Guest: Yan Ge; Host: Angela; with the enthusiastic audience
(This is an abridged transcript of the online event)
Thank you so much to Yan Ge for taking the time to join us for our December special event! We would also like to thank Tilted Axis Press (especially Tice Cin!), the publisher of the English translation done excellently by Jeremy Tiang. Tilted Axis Press has been great to collaborate with for this event and have generously provided a discount code to any of their titles.
The story of "Strange Beasts of China" takes place in the city of Yong'an, a magical city where nine types of beasts live alongside humans, each with their own characteristics and different experiences.The protagonist is a zoology student who becomes disenfranchised with its taxonomic approaches and drops out to become a novel writer. She encounters and forms strong bonds with the beasts, documenting their personal stories and collective histories. Yong’an is the centre of our protagonist’s encounters with the many beasts. Each beast is introduced by its history of how it came to be part of Yong’an society. These often bring up issues of migration, labour, and their challenges in integrating with the city and its people, and their class, species, and gender come into play here.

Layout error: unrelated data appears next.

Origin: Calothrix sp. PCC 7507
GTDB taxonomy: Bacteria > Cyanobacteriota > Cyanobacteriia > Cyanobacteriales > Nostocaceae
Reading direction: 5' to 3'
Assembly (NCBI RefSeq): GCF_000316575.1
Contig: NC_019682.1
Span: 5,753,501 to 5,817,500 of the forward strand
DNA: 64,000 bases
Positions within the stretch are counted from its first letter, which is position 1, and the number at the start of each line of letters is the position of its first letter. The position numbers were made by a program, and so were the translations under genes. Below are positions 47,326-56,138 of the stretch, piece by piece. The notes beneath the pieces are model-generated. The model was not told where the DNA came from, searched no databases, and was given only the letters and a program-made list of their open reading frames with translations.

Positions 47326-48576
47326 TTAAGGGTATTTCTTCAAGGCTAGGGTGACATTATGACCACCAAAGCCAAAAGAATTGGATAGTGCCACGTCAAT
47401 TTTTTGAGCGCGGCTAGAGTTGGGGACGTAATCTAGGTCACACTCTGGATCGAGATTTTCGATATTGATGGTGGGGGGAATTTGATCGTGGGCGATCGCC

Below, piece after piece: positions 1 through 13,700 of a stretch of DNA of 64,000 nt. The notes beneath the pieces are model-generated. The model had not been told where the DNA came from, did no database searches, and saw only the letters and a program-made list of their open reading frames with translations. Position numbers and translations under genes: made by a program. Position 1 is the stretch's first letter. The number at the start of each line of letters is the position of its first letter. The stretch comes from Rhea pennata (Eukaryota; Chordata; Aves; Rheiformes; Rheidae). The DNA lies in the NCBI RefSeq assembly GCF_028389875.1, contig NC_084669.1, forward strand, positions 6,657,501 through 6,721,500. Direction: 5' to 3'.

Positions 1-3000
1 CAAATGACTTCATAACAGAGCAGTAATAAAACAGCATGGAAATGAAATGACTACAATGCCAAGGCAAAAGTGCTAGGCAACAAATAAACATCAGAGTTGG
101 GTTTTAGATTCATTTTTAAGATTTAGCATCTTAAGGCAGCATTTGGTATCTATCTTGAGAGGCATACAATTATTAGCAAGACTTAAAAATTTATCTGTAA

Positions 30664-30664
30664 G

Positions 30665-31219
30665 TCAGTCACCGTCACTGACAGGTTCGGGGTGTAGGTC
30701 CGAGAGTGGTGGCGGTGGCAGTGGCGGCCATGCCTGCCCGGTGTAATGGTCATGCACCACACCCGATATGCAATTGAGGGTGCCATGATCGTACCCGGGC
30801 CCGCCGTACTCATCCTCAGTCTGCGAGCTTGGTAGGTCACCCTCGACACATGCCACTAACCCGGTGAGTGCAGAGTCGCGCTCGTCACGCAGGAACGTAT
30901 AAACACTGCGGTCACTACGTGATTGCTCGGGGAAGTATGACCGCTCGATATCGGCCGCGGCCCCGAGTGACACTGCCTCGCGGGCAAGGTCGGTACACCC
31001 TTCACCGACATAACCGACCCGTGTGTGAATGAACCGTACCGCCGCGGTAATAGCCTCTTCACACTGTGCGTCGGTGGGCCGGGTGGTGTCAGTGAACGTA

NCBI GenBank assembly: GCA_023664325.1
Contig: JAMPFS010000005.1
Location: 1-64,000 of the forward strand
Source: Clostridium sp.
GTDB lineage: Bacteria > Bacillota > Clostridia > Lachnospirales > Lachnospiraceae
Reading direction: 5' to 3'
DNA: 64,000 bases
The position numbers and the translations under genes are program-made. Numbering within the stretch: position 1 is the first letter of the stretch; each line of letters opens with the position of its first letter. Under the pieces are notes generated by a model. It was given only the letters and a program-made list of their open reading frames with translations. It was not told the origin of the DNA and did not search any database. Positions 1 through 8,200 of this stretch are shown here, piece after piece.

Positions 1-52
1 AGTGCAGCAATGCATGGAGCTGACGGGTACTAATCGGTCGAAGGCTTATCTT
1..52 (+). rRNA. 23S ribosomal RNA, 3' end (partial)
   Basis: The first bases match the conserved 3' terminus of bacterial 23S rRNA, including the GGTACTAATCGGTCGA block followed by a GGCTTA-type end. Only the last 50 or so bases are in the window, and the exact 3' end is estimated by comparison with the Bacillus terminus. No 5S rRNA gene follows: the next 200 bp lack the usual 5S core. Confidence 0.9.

Yan Ge, can you say a little more about the movement of the beasts across this geographical and social mapping and how this possibly shapes your narrative worldbuilding of Yong’an?
Thank you Angela for your question, and thank you to the London Chinese Science Fiction Group for inviting me. In fact, as you can see, “Strange Beasts of China” is not strictly speaking a "science fiction" novel, and I did not follow the narrative techniques of worldbuilding that science fiction novels often adopt. I did not consciously construct a certain "contingent possibility" as traditional science fiction writers do. Yong'an City has a real-world prototype, namely Chengdu, Sichuan, the city I lived in when I was writing. As you can see when reading this novel, the geographical features of Yong'an are actually very similar to those of Chengdu: the southern region is relatively affluent; the western region has experienced rapid economic growth in recent years, thus attracting many young white-collar workers to live here; the eastern region, as the old industrial base of Chengdu, has many industrial plants left over from the past, and many of the residents here are born and raised in the old Chengdu. The northern area is closer to the railway station, which attracts a lot of workers from afar.